A spokesman for the Columbia (Mo.) Police Department confirmed Monday that detectives have begun an investigation into allegations that a former University of Missouri swimmer had been sexually assaulted in 2010, possibly by more than one member of the football team.
"Outside the Lines" on Friday published a story detailing how the university did not tell law enforcement officials about the alleged rape of Sasha Menu Courey despite administrators finding out about the alleged incident more than a year ago. Menu Courey committed suicide in 2011.
"Our detectives will take a look at the information and determine what leads need to be followed, and what needs to happen next," Sgt. Joe Bernhard said. "Cases like this are problematic when there's a four-year delay and no [living] victim."
In a statement Sunday, the university said its police department informed Columbia police about the allegations because of new information in the story, and that "it was determined that the alleged assault occurred off campus, and therefore lies within the jurisdiction of CPD. The university will assist CPD in any way possible as they conduct their investigation."
On Wednesday, the school's Board of Curators voted to hire a law firm to review the school's handling of the case.
Bernhard said the bulk of the information that university police provided came from the "Outside the Lines" report, but an off-campus address not mentioned in the report was also included.
"Outside the Lines" reported that Menu Courey, her life spiraling downward in 2010, began to talk about the alleged rape with others, including a rape crisis counselor and a campus therapist, records show. In the ensuing months, a campus nurse, two doctors and, according to her journal, an athletic department administrator also learned of her claim that she had been assaulted.
Healthcare providers are generally exempt from requirements to report such crimes and also are bound by medical privacy laws. But those same protections do not extend to campus administrators, who at Missouri were made aware of claims that Menu Courey had been raped through several sources, including a 2012 newspaper article as well as the university's review of records when fulfilling separate records requests by her parents and "Outside the Lines."
In its statement Sunday, Missouri said it had not acted previously "because there was no complaint brought forward from the alleged victim or her parents, and there was otherwise insufficient information about the incident. Privacy laws prohibited MU medical personnel from reporting anything Sasha might have shared with them about the alleged assault without her permission."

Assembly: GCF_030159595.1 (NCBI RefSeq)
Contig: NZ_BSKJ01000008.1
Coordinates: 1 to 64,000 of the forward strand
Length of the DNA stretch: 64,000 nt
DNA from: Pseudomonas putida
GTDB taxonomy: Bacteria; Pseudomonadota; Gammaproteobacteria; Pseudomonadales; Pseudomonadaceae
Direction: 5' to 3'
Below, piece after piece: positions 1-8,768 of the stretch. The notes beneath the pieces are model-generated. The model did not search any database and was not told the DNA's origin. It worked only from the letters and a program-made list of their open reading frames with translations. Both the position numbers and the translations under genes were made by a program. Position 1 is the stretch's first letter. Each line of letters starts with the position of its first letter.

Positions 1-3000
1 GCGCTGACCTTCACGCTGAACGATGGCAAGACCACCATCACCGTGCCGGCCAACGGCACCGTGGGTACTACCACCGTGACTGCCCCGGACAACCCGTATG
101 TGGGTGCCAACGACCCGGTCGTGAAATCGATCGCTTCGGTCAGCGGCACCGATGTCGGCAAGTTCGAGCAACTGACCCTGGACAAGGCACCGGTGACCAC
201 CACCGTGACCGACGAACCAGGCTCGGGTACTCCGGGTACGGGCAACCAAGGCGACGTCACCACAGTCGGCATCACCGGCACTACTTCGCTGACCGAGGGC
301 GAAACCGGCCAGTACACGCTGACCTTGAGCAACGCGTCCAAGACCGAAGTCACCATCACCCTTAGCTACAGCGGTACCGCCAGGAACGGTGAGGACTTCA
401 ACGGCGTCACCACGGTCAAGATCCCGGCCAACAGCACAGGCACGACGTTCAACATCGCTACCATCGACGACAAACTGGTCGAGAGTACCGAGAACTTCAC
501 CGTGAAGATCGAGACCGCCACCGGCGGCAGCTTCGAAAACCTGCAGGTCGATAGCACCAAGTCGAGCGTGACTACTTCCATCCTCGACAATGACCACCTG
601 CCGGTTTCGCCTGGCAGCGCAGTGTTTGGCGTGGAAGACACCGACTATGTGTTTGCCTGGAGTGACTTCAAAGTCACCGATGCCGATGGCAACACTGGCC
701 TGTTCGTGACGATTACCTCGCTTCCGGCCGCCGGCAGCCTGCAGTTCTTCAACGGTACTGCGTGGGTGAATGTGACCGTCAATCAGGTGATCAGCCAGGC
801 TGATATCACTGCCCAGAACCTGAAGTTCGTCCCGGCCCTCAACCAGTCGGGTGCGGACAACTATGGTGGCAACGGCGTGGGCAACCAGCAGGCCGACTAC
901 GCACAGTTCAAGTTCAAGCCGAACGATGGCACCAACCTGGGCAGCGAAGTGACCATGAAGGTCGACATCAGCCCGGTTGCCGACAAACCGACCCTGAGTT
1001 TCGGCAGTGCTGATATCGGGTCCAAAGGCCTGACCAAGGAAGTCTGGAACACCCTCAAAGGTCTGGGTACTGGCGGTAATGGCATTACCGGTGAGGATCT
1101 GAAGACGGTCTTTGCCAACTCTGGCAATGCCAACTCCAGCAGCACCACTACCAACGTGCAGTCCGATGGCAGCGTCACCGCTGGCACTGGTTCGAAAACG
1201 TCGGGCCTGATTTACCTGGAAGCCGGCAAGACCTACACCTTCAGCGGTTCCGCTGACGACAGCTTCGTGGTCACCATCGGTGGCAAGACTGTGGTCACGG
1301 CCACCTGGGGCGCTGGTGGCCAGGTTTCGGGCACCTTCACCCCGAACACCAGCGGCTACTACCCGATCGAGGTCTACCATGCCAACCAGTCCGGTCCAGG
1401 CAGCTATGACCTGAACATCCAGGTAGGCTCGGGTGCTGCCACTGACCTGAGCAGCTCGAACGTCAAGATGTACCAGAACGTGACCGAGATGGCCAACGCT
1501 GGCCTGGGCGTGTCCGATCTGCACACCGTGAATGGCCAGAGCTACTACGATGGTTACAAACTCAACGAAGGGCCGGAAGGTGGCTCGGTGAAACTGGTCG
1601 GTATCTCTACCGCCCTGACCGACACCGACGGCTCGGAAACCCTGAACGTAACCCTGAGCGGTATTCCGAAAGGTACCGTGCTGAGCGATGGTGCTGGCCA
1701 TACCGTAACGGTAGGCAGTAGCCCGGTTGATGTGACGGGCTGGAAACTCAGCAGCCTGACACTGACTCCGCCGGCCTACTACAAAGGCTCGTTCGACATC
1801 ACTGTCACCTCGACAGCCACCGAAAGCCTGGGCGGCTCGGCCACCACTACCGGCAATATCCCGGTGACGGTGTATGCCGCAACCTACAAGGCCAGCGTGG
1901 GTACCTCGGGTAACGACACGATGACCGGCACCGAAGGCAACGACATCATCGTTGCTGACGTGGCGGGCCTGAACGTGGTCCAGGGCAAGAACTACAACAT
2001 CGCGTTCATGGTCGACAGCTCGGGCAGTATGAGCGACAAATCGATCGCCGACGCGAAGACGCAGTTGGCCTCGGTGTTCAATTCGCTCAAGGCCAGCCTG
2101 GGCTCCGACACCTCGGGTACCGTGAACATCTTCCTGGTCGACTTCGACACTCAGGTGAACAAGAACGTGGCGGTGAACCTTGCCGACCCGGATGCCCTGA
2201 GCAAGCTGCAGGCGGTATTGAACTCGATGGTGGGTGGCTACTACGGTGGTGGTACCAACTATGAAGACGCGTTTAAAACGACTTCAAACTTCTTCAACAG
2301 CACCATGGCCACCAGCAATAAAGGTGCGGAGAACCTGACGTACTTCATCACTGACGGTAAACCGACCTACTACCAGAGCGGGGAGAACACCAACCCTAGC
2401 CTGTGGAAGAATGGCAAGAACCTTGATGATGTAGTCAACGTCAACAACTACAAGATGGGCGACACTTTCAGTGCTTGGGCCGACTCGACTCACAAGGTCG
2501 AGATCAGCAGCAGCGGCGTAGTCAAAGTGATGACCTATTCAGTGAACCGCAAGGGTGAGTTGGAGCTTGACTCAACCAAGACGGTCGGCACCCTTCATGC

Menu Courey's father, Mike Menu, told "Outside the Lines" on Monday that he will provide Columbia police with any information it needs for the investigation.
University system president Timothy Wolfe on Sunday sent a letter to chancellors asking "the board of curators to hire outside independent counsel to conduct an investigation of MU's handling of matters related to Ms. Courey."
Menu said he welcomed the university's willingness to take a closer look at cases like his daugher's.
"It just set a completely different tone and approach, and we really look forward to whatever changes will occur," Menu said. "If all the checks and balances in the system were there, then it needs to change, because it didn't work. This was a failure -- the system didn't work for Sasha. ... She fell in love with that school, so it would be fitting for change to occur there. That would be what she would want."
Under Title IX law enforced by the U.S. Department of Education, once a school knows or reasonably should know of possible sexual violence it must take immediate and appropriate action to investigate or otherwise determine what happened. The law applies even after the death of an alleged victim. Further, the federal Clery Act requires campus officials with responsibility for student or campus activities to report serious incidents of crime to police for investigation and possible inclusion in campus crime statistics.
On Sunday, when asked whether the university had initiated a Title IX investigation, Missouri spokesman Christian Basi wrote in an email to "Outside the Lines" that "official guidance from the U.S. Department of Education recognizes that it is appropriate for a university to withhold investigation of its own while law enforcement fact gathering is underway."
But that's only correct if law enforcement has asked the university to withhold its own Title IX investigation, said Brett Sokolow, executive director of the Association of Title IX Administrators. He cited guidance issued in 2011 by the Department of Education to universities that states, "a criminal investigation into allegations of sexual violence does not relieve the school of its duty under Title IX to resolve complaints promptly and equitably" and "schools should not wait for the conclusion of a criminal investigation or criminal proceeding to begin their own Title IX investigation."
Bernhard said the Columbia Police Department had not asked the university to hold off on starting a Title IX investigation: "No, we are not involved with Title IX; we wouldn't have told them to hold off."
The university could face scrutiny as well from the Office of Civil Rights, a division of the Department of Education that investigates possible violations of Title IX by schools that receive federal funding.
Jane Glickman, spokeswoman for the department, said Monday, "All I can say at this point is that OCR cannot comment on possible investigations."
The Boone County Prosecuting Attorney's office declined to comment Monday.
Nicole Noren is a producer for ESPN's Enterprise/Investigative Unit and can be reached at Nicole.K.Noren@espn.com. Information from The Associated Press was used in this report.